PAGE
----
Twins stole PS450,000 in huge bogus charity con; Brothers jailed for 10 years after fraudulent Gift Aid racket.
Byline: Court Reporter
APAIR of identical twins have been jailed for a cynical PS450,000 charity con in which they set up bogus charities to steal hundreds of thousands of pounds in Gift Aid repayments.
Arfan and Imran Ali, both 30, and of Inverclyde Road, Handsworth Wood, have been jailed for nearly ten years in total.
They claimed they were trustees of charities providing clean water to Third World countries.
But an HM Revenue and Customs investigation found they used aliases to set up the charities with the sole aim of committing fraud.
In fact, the pair failed to provide any services or raise any money for the good causes they claimed to be supporting.
They submitted claims for Gift Aid repayments based on bogus donations between May 2009 and August 2012.
And they also hijacked the details of a legitimate charity in order to submit even more fraudulent Gift Aid claims.
Investigators discovered the amount falsely claimed would have required PS1.2 million in legitimate donations.
But the charities' bank accounts showed that nowhere near those amounts had been deposited.
The brothers withdrew cash for themselves, or transferred it to the bank accounts of their businesses, which included catering companies and a convenience store.
When they came to court, they cashed in on their similarity, each blaming the other.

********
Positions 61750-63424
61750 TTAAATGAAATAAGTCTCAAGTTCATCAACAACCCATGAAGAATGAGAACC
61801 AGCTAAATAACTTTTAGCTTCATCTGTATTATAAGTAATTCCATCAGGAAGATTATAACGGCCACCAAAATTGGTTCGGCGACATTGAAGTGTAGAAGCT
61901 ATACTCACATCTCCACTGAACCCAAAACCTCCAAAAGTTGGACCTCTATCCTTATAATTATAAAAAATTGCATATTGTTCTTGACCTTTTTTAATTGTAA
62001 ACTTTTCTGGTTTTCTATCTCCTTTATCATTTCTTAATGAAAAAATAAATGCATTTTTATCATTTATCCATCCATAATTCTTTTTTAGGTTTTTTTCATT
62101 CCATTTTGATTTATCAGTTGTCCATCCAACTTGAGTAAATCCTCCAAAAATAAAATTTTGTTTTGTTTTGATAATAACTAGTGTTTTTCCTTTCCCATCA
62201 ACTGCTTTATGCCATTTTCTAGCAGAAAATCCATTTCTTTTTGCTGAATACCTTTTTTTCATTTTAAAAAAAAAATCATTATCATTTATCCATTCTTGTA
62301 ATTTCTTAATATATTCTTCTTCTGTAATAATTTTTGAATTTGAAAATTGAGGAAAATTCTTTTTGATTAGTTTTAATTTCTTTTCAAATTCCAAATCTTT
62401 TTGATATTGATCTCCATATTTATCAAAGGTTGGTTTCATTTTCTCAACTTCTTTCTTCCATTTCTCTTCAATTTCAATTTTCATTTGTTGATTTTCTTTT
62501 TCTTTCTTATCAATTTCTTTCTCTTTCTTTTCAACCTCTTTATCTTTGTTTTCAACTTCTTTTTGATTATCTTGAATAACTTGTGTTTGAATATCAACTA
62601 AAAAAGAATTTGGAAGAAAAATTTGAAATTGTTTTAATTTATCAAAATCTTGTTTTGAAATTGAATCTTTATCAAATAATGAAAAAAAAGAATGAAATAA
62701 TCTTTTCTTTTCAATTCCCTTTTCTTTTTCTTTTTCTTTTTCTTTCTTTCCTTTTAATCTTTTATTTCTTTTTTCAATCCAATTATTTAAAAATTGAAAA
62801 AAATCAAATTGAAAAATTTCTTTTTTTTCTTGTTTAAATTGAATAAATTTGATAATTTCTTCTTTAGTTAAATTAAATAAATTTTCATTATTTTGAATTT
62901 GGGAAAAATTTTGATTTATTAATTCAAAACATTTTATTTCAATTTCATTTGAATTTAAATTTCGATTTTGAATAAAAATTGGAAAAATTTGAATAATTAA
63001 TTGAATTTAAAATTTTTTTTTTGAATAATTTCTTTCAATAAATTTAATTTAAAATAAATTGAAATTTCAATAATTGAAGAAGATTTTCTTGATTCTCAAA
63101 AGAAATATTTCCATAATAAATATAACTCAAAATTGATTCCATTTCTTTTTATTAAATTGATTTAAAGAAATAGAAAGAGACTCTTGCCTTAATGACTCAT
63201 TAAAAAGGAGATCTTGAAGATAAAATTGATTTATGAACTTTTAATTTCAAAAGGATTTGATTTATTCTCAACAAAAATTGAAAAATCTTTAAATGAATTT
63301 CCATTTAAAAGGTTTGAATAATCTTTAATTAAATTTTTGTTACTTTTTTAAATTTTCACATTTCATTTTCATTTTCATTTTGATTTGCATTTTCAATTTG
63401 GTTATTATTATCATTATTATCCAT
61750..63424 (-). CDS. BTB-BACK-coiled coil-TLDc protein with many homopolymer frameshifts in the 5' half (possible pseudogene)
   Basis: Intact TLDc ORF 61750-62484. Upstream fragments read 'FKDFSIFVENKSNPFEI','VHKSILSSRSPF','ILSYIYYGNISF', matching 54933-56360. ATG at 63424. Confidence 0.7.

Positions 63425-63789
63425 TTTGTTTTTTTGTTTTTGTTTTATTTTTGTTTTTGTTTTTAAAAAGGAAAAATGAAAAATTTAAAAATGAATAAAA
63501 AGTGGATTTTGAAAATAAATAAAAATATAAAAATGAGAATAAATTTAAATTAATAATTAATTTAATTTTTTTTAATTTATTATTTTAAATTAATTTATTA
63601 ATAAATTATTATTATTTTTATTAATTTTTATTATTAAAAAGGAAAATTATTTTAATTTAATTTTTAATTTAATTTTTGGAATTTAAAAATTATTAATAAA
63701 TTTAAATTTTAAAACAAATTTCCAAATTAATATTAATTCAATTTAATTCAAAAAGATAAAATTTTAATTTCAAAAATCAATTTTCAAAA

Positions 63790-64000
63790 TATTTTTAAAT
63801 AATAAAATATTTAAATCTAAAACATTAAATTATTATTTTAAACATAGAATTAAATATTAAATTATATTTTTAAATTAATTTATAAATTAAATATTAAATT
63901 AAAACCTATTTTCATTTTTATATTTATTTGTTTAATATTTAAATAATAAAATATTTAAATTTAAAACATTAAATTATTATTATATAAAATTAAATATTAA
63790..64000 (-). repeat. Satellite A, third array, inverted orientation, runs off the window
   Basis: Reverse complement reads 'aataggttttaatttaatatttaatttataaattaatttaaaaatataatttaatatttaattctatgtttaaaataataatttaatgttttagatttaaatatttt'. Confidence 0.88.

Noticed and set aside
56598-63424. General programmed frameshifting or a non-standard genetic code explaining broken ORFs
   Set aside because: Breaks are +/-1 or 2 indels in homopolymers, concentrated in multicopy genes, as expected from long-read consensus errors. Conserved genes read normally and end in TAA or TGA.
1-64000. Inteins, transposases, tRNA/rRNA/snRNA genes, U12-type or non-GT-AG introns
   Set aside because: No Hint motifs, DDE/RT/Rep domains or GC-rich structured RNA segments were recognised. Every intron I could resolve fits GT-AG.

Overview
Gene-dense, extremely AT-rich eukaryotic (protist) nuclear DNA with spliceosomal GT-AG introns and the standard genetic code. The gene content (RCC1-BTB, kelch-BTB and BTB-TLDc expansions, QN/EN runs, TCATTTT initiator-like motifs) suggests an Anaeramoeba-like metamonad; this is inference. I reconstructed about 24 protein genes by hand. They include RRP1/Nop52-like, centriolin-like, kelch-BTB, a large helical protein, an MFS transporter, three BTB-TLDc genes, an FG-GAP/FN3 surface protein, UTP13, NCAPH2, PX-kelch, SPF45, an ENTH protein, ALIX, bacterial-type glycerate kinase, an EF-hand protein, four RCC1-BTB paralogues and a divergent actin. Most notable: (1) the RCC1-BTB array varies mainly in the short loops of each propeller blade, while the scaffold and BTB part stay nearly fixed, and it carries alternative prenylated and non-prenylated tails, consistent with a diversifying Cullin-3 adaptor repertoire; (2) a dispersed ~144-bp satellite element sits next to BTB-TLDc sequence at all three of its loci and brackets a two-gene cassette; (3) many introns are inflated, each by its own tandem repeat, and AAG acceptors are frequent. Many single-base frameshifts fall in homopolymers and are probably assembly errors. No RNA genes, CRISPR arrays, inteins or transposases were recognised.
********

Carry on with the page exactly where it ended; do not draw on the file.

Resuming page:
Imran Ali was convicted of conspiracy to cheat the public revenue after trial in July last year, and sentenced to five years.
Twin brother Arfan failed to turn up to court but was arrested by HMRC officers in October.
Both brothers are now behind bars after Arfan was convicted of conspiracy to cheat the public revenue following a trial at Birmingham Crown Court.
On Monday, he was sentenced to four years and eight months imprisonment.
Confiscation proceedings to recover the proceeds of their crime will follow.
Fraud investigators said they had been shocked by the cynical charity scam.
"It's shocking to see the depth of cynicism to which these two sank to steal money," said Paul Fisher, assistant director, Fraud Investigation Service, HMRC.
"They twisted and abused a way of helping good causes. They set up bogus charities as a front to commit fraud.
"The brothers knew what they were doing was utterly wrong but didn't care. Tax fraud takes funding from the public services we all rely on. It affects us all.
"I would ask anyone with information about people who may be involved to contact our fraud hotline on 0800 788 887."
Imran and Arfan Ali claimed they were trustees of charities providing clean water to Third World countries